“Council passed a motion allowing me to close the sewer dump station and those people are now taking their stuff to Dawson Creek or Fort St. John,” said Gordon.

Step two was hiring a professional to study the lagoons and report back with some recommendations.

“I hired an engineer from Golder and Associates to tell me just what the heck was going on this year, to help us figure out what happened to our lagoons. Why aren’t they functioning as well as they should and to help us get back within our permit requirements. You have to understand that if the Minister of the Environment doesn’t like what we are doing, they very well could hit us with very hard penalties, so that’s why I sort of declared an emergency situation, I hired this company right away.”

The next step was to bump up de-sludging work on the lagoons that was scheduled as regular maintenance in June. This work was completed mid-March.

The district is now obliged to submit three consecutive reports to the Ministry of the Environment showing complete compliance with the permit before the possibility of further investigation and financial penalty can be taken off the table.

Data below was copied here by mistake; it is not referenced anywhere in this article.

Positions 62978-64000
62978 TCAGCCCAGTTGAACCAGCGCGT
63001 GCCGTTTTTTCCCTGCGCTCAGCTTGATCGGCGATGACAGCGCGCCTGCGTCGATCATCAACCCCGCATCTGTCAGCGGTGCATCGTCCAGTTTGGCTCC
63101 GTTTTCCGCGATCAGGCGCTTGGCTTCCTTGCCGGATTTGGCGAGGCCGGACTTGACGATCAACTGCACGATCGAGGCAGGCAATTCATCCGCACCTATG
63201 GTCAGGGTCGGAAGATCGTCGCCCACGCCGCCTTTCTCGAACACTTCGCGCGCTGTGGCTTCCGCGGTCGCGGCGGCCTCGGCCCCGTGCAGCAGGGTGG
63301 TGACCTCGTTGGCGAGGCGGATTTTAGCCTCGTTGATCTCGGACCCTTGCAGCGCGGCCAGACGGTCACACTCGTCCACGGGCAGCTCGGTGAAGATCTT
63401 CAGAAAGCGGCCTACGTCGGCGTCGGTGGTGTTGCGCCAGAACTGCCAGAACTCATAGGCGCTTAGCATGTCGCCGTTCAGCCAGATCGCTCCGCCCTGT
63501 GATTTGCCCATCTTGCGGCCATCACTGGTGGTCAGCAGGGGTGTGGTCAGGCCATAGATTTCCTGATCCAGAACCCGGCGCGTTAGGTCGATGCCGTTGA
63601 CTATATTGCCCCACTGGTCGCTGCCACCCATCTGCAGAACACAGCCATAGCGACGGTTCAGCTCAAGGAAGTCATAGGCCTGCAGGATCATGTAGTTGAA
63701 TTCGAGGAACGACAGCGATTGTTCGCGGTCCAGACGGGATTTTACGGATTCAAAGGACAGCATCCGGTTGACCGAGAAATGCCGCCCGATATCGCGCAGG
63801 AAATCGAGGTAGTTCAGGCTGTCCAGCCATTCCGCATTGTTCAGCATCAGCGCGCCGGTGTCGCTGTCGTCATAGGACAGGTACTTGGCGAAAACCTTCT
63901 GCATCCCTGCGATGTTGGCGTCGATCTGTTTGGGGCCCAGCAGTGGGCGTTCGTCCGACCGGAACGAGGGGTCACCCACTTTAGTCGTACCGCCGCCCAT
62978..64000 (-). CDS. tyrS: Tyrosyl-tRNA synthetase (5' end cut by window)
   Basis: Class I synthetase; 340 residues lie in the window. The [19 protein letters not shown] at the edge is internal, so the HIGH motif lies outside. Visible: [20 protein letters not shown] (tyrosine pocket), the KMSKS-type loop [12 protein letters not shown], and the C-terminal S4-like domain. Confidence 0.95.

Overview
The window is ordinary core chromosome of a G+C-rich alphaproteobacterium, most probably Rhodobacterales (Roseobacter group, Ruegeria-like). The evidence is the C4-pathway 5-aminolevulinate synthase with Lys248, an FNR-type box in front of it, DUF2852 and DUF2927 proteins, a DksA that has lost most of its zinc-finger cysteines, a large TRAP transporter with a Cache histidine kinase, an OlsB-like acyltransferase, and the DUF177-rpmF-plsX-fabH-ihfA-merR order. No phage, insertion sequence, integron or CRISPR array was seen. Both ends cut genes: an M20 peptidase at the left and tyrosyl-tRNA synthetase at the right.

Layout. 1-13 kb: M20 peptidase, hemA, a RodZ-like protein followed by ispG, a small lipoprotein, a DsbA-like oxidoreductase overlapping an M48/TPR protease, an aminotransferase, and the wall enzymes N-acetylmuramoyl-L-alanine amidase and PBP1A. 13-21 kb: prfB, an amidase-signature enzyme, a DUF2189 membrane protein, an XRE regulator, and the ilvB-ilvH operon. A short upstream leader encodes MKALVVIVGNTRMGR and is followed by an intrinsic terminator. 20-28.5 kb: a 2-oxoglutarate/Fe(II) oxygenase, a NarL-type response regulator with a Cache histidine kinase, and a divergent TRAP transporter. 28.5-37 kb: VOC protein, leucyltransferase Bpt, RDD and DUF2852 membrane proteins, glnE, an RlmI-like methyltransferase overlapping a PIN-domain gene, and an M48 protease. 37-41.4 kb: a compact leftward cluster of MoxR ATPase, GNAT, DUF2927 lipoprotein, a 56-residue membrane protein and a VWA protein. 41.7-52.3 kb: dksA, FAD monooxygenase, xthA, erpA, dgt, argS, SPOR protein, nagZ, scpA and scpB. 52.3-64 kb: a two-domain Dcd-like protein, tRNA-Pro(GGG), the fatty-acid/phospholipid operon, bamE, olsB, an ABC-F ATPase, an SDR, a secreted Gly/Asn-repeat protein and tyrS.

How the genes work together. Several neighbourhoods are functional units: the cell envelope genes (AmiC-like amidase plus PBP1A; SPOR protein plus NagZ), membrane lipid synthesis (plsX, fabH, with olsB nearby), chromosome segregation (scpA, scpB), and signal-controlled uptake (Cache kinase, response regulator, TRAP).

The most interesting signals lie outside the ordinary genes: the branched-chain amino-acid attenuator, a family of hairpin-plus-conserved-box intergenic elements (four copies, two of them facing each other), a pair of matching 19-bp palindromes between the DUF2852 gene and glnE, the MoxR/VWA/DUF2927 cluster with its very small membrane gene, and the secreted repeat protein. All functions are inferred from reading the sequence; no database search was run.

“I know we aren’t quite there yet, but I know we are on the right track,” Gordon said.

The report from Golder and Associates is expected mid-May.

“That report is going to tell me what happened exactly, did somebody do this to us or was it a naturally occurring event?

“We had to take it very serious because there’s very heavy fines from Ministry if [we were] not in compliance with our permit. I got 100 per cent support from administration here and from council, everybody acted as a team and we’ve gotten through the worst of it. We are recovering and we are awaiting the final report to see what’s happening